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10 Outrageous Tree Houses You’ll Want in Your Backyard

Have your head in the clouds? These fantastical structures are just the place to visit.

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© Peter Lundstrom. Courtesy of Treehotel


Ever wanted to be an astronaut without suffering zero-g motion sickness? Book this “room” at the Treehotel, located in a pine forest in northern Sweden. The 323-square-foot space—with a separate bathroom and living area—sleeps five.

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© Robert Potokar, Andraž Kavčič, Robert Marčun

The Lightbox

This “treebox” may have been created as a play space for kids, but the design is decidedly grown-up. Built by Robert Potokar and his firm, in Ljubljana, Slovenia, the structure has a wall of plexiglass, which is not only a striking visual statement but allows its occupants to have the ultimate immersive experience with the outdoors.

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© Markus Bollen

Stilt House

Andreas Wenning and his firm Baumraum have built more than 30 treehouse-like structures—including this two-story tower in Schonhagen, Germany—for private clients and hotels in Europe and the United States. This structure stands proudly in a pond, and its first level is reached via staircase and catwalk. About the lure of treehouses, Wenning told the blog hometreehome, “It is a space in between. It’s not on the earth, it is not in the air….[Treehouses are] a space for romantic, quietness, concentration and common space with friends and family.”

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© Blue Forest

Tree Castles in Two Sizes

Built by U.K. firm Blue Forest, this turreted treehouse compound is actually a pair of spaces—a larger lodge for adults, a small one for kids—connected by a rope bridge. The adult house has a kitchen (with wine fridge), bathroom, and the space to hold an elegant dinner party. The children’s house, three towers big, contain a luxurious feature more appropriate for wee ones. A hidden trapdoor leads to a game room with a plasma TV and a game console. Still, kids may be too busy outside to investigate—to top it all off, there’s an attached 80-yard zip line.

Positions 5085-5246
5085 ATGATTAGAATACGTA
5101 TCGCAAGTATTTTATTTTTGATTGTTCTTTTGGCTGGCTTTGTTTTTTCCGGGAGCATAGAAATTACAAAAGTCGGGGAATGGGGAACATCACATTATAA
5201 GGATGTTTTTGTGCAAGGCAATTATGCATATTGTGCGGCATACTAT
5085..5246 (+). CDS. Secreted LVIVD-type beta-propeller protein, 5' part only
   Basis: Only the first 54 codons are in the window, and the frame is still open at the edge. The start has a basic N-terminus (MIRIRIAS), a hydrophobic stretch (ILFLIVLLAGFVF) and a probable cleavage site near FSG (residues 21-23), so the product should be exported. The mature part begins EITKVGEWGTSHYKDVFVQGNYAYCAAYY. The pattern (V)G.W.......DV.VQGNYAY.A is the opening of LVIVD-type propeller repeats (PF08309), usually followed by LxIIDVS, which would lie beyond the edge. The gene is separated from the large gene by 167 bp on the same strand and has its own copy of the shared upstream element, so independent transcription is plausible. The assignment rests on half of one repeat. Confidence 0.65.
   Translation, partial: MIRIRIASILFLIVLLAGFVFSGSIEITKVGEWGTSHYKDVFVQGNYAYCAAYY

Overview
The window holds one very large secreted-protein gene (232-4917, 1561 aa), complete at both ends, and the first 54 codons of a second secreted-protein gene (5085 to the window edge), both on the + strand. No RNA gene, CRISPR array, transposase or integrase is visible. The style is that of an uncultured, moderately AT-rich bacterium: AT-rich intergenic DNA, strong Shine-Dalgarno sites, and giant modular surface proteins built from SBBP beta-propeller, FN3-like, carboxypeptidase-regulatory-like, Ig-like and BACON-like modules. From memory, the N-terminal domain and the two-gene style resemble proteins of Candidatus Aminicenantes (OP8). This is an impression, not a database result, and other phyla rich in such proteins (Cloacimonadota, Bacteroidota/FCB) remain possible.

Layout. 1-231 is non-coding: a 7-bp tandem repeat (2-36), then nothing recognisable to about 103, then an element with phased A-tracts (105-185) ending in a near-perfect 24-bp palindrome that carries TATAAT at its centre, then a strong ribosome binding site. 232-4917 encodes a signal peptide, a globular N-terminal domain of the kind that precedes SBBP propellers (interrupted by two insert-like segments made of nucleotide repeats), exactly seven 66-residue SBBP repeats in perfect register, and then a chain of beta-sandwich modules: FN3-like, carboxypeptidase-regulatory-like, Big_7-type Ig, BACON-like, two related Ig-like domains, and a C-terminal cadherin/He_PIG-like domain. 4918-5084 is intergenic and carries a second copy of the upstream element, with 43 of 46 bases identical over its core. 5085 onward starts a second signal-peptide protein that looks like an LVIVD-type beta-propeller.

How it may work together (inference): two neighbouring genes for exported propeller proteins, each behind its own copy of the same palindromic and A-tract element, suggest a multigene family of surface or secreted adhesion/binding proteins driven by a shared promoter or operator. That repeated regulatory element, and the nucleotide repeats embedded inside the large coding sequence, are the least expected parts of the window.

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© Joel Allen

The HemLoft

The HemLoft—named because it’s perched atop a towering hemlock tree in the backwoods of Whistler, British Columbia, Canada—was a passion project for carpenter Joel Allen. It took him around three years of on-and-off work to construct, and it contains a sleeping area, a desk, a cooking space, and a balcony. Bathing takes place in nearby lakes and waterfalls, and for other bathroom activities, well, there are the woods.

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© Peter Lundstrom. Courtesy of Treehotel

The Birds’ Nest

This is another of the guest “rooms” at Sweden’s Treehotel. With two bedrooms, a bathroom, and a living room, it can fit a family of four. To prevent intruders from entering the nest, the staircase is retractable.

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© Peter Lundstrom. Courtesy of Treehotel

Inside the Birds’ Nest

Despite its crunchy exterior, the nest has a surprisingly modern yet cozy interior.

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It would be easy to walk straight past Treehotel’s Mirrorcube hidden in a Swedish forest. The two-guest tree house is covered by reflective glass, making it hard to spot among the branches.

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The 7th Room

This Teehouse structure uses a different form of camouflage. Stand under The 7th Room, and you might not realize there’s anything above you—the building’s underside features a life-size photograph of the Swedish forest canopy above. Up to five guests can stay in it and hop into the safety net hanging more than 30 feet above the ground.

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Less “house” than “path,” Baumwipfelpfad in Germany’s Bavarian Forest National Park translates to “treetop walk.” Visitors can climb the 4,300-foot path as it gently inclines, making their way up 140 feet to a 360-degree observation deck.

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Gibbon Experience

The highest tree houses in the world belong to the Gibbon Experience, which draws eco-tourists to Laos with the promise of waking up gibbons and zooming through the forest on ziplines. Check out these other 12 of the world’s strangest and most unique hotels.

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Tree Houses

Most images are from the book Tree Houses, edited by Loft Publications, which has photos of 50 of the best structures from around the world.